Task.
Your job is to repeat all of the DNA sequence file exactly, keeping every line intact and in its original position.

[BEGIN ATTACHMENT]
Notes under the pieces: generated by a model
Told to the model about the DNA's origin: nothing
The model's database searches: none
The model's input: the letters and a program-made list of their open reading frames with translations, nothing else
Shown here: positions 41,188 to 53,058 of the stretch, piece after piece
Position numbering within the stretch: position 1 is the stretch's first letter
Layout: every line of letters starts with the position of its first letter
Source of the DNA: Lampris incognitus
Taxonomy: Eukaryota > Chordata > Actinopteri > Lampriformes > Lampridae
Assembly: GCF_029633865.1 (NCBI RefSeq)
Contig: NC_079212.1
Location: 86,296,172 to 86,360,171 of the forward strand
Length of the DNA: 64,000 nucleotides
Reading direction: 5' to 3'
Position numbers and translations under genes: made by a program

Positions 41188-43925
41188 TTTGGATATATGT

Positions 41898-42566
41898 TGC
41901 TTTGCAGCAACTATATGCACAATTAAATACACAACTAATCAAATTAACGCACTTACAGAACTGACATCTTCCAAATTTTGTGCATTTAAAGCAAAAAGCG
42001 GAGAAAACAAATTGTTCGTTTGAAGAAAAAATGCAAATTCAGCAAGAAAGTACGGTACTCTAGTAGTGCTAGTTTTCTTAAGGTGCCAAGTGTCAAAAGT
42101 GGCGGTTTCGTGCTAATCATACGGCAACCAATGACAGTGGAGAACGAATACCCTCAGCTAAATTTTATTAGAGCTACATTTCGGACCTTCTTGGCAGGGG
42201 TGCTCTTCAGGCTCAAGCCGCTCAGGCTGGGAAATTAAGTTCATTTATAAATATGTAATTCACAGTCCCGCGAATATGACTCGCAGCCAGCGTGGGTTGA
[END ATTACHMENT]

Notes under the pieces: generated by a model
Told to the model about the DNA's origin: nothing
The model's database searches: none
The model's input: the letters and a program-made list of their open reading frames with translations, nothing else
Shown here: positions 41,188 to 53,058 of the stretch, piece after piece
Position numbering within the stretch: position 1 is the stretch's first letter
Layout: every line of letters starts with the position of its first letter
Source of the DNA: Lampris incognitus
Taxonomy: Eukaryota > Chordata > Actinopteri > Lampriformes > Lampridae
Assembly: GCF_029633865.1 (NCBI RefSeq)
Contig: NC_079212.1
Location: 86,296,172 to 86,360,171 of the forward strand
Length of the DNA: 64,000 nucleotides
Reading direction: 5' to 3'
Position numbers and translations under genes: made by a program

Positions 41188-43925
41188 TTTGGATATATGT

Positions 41898-42566
41898 TGC
41901 TTTGCAGCAACTATATGCACAATTAAATACACAACTAATCAAATTAACGCACTTACAGAACTGACATCTTCCAAATTTTGTGCATTTAAAGCAAAAAGCG
42001 GAGAAAACAAATTGTTCGTTTGAAGAAAAAATGCAAATTCAGCAAGAAAGTACGGTACTCTAGTAGTGCTAGTTTTCTTAAGGTGCCAAGTGTCAAAAGT
42101 GGCGGTTTCGTGCTAATCATACGGCAACCAATGACAGTGGAGAACGAATACCCTCAGCTAAATTTTATTAGAGCTACATTTCGGACCTTCTTGGCAGGGG
42201 TGCTCTTCAGGCTCAAGCCGCTCAGGCTGGGAAATTAAGTTCATTTATAAATATGTAATTCACAGTCCCGCGAATATGACTCGCAGCCAGCGTGGGTTGA